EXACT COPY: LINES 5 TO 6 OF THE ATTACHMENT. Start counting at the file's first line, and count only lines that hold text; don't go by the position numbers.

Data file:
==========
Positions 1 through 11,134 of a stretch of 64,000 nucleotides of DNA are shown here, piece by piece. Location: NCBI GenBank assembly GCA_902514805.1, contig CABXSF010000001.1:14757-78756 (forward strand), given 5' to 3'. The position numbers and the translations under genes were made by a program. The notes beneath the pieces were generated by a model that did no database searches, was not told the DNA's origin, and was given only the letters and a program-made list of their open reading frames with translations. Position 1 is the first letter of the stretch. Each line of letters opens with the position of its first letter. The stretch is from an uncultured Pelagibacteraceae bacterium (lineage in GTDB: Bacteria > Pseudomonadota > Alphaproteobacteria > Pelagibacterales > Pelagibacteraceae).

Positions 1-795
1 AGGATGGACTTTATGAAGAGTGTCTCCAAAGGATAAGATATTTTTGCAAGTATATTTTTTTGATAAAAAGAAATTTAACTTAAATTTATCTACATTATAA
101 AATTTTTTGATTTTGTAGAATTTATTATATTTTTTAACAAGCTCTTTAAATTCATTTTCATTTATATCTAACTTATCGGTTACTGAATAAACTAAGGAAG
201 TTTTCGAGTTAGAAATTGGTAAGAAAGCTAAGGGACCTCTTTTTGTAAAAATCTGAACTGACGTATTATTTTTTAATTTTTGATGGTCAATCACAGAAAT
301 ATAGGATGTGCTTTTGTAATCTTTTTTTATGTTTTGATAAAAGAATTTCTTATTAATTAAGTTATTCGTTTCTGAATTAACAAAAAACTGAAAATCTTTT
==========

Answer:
201 TTTTCGAGTTAGAAATTGGTAAGAAAGCTAAGGGACCTCTTTTTGTAAAAATCTGAACTGACGTATTATTTTTTAATTTTTGATGGTCAATCACAGAAAT
301 ATAGGATGTGCTTTTGTAATCTTTTTTTATGTTTTGATAAAAGAATTTCTTATTAATTAAGTTATTCGTTTCTGAATTAACAAAAAACTGAAAATCTTTT